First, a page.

“Well, he knows how to leave a room.”

Mad Men s3e7: Seven Twenty Three

“Young people give us energy, don’t forget that.”

One of my favourite episodes right here. I know I’ve said that at least 100 times, but this episode is fucking fantastic. The structure, the concurrent storylines, all of it; aces. There’s some glimpses at how desperate Don is at his core, how much of an isolationist asshole he can be when he feels even the slightest bit threatened.

Conrad Hilton shows up unexpectedly at Sterling Cooper, and Don is fashionably late per usual. The buzzing junior execs are worked up into a froth, then shooed away. Hilton points out the lack of family photos in his office Don’s real connections to the world, while sitting in his chair behind his Important Man(TM) desk. He then gifts Don the New York hotels as a start.

Betty is having some sort of ladies’ meeting about the reservoir, and links up with Henry Francis, the silver fox from My Old Kentucky Home who was borderline creeping on her while sauced on martinis. Henry and Betty decide meet for lunch to discuss the reservoir that Saturday afternoon. As she hangs up the phone, she checks Don’s desk drawer almost as a reflex. Still locked.

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incredible, iconic Betty look.. || image courtesy of Pinterest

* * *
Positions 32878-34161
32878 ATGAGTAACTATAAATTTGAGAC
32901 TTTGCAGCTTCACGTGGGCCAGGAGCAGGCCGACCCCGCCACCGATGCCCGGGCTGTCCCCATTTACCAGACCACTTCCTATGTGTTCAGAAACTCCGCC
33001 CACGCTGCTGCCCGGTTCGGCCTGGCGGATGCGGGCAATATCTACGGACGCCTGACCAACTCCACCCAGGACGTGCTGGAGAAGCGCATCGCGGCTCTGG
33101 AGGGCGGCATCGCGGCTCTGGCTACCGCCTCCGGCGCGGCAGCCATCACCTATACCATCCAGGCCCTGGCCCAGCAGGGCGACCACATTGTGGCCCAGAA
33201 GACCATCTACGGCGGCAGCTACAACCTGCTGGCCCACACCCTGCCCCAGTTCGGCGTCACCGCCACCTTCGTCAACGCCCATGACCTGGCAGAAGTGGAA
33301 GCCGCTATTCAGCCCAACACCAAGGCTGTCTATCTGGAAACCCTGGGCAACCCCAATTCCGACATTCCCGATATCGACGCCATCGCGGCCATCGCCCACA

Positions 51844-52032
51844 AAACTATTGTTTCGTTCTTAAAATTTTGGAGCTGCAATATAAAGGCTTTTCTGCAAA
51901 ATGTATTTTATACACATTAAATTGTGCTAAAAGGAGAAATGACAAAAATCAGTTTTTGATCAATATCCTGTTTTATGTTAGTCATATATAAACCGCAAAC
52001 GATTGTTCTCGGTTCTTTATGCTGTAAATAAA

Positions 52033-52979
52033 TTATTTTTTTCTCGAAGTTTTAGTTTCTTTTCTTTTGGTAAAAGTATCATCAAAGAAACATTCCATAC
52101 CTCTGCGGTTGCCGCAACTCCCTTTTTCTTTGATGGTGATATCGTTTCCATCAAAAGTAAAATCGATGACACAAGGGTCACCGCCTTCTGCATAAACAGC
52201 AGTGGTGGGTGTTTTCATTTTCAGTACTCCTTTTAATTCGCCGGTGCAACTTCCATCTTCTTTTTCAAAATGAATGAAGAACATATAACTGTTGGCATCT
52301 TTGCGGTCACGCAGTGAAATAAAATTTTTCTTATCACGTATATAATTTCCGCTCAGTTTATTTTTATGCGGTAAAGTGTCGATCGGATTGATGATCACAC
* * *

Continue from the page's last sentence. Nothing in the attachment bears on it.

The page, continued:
They have a nice lunch, where Henry orders the foul midcentury staple of apple pie with cheddar cheese. Walking to the car, they spot a fainting couch in an antique shop window. Henry explains the story behind the couch’s silhouette, revealing that he used to work as a mover before becoming an attorney. Betty buys this whacking great couch as a form of furniture protest on Don, who had one-upped her interior designer with one end-table swoop.

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image courtesy of ApartmentTherapy

While Betty has a flirtatious Saturday afternoon with Hank Frank, Don is at a school-related eclipse viewing party with Sally’s forever parched teacher. Oh yeah, and it turns out Carlton stares into the sun, shocking nobody.

Don and Miss Farrell make friendly conversation, then she faux calls him out for being one of those bored philandering suburban men, when the reality is that.. it was just a pleasant conversation? It seems like she’s trying to take control of their interaction, but it comes off as super fucking tryhard. Eyeroll.

Speaking of thirst, Duck is really trying to court Peggy over to Grey with an Hermès scarf. Shit is mad classy, but she ain’t into it; he calls her bluff by inviting her to The Pierre for a meeting, so she can return the scarf to the Hermès people in person.